Tuesday, August 12, 2008

It May Be A Great Song, But It's Immaterial

The 80s threw up a lot of quirky, even weird musical acts, and It’s Immaterial would have to rate among them. The first incarnation of It’s Immaterial evolved in 1980, comprising three former members of the groups Yachts - John Campbell (vocals), Martin Dempsey (guitar), Henry Priestman (keyboards) - with drummer Paul Barlow.

They released a number of singles over the next couple of years, including ‘Young Man’ and ‘A Gigantic Raft’. In 1982 guitarist/keyboardist Jarvis Whitehead was added to the line-up, but by 1984 only the duo of vocalist Campbell and instrumentalist Whitehead remained. With an apparent mission to redefine the genre based boundaries of popular music, the pair set about challenging their listeners at almost every turn in the musical road. The 1985 EP ‘Fish Waltz’ gave a hint at what was to feature on the first album release twelve months later.

Their 1986 album ‘Life’s Hard And Then You Die’ (UK#62/OZ#100) displayed just what a broad musical palette It’s Immaterial had. In some ways a classic concept album, the eclectic hybrid mix of songs incorporated everything from new wave, country, blues, folk and synth-pop. The album establishes a strong, almost cinematic mood right from the get go, with the haunting ‘Driving Away From Home (Jim’s Tune)’. With the combination of Campbell’s half-sung, half-spoken vocals in union with Whitehead’s atmospheric synthesizer landscape, it’s easy to be drawn into the world that the song’s lyrics are evoking. This is a melodic road trip, inclusive of those elements that live within the adventure of any real road trip. And like many road trips this one makes more sense upon a second visit, or even a third. The windy chaotic terrain, suddenly has a shape and structure that feels strangely comforting, even at it’s most confronting and jarring moments.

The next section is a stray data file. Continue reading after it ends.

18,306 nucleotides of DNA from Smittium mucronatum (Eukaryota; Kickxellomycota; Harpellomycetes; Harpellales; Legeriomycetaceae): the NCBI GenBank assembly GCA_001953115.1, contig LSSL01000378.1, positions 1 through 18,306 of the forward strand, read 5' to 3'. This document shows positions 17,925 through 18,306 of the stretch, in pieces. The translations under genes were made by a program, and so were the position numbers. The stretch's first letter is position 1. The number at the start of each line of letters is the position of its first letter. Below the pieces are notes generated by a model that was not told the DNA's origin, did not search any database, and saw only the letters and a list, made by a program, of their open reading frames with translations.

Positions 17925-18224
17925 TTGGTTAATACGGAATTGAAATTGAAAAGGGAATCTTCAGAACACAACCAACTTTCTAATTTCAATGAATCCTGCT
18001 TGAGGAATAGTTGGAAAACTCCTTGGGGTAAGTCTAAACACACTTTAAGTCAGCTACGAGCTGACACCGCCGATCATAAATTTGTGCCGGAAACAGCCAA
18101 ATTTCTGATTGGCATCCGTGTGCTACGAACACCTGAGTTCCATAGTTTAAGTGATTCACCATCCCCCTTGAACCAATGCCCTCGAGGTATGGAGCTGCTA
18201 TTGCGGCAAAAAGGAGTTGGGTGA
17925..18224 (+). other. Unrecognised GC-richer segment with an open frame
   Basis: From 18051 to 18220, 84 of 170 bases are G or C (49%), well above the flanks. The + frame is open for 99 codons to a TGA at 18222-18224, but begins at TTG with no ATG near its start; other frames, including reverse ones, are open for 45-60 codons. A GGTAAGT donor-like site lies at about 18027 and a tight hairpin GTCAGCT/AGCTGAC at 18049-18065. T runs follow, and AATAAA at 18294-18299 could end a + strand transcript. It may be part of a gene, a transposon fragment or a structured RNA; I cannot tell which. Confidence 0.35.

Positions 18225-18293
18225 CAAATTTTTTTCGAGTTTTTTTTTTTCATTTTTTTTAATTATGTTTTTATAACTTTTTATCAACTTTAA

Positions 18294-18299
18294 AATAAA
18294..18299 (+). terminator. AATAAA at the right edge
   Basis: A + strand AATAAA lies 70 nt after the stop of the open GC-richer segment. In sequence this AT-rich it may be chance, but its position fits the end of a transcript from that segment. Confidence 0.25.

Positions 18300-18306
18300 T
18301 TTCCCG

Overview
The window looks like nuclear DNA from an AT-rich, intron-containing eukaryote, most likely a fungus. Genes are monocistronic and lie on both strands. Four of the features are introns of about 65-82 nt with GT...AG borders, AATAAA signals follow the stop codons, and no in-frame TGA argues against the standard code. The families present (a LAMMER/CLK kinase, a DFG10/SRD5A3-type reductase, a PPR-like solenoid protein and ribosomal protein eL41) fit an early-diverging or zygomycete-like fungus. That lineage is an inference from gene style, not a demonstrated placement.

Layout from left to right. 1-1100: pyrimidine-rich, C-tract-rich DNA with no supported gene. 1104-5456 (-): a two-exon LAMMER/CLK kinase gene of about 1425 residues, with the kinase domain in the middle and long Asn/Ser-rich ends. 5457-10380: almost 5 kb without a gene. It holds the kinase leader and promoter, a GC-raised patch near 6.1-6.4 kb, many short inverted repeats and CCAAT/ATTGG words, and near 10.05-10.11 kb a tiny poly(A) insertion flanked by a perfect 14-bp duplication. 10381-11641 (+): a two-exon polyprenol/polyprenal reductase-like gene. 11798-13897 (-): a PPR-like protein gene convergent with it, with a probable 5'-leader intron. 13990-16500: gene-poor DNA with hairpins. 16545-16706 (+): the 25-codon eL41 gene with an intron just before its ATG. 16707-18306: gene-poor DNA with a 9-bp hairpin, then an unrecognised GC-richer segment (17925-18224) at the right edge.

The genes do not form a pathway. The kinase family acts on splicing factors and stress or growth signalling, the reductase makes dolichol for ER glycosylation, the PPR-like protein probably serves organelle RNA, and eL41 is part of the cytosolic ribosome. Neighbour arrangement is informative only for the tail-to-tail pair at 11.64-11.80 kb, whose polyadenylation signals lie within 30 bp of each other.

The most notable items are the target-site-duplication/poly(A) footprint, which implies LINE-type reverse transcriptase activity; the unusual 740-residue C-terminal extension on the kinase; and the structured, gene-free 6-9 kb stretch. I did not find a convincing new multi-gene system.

The two singles that featured on the album both enjoyed solid sales in Britain. ‘Driving Away From Home (Jim’s Tune)’ (UK#18) reminds me very much of a Robbie Robertson song from 1988 called ‘Somewhere Down The Crazy River’, in terms its ambience. ‘Ed’s Funky Diner (Friday Night, Saturday Morning)’ (UK#65) featured a more up-tempo sound, but no less evocative.

It’s Immaterial released just one more album, and it was a long time coming. 1990’s ‘Song’ had a more sombre down-tempo sound, but once again employed a strong narrative structure. The album sadly flopped in commercial terms and spelled the end of the road trip for It’s Immaterial. Former member Henry Priestman had meanwhile gone on to considerable commercial success with the Christians.

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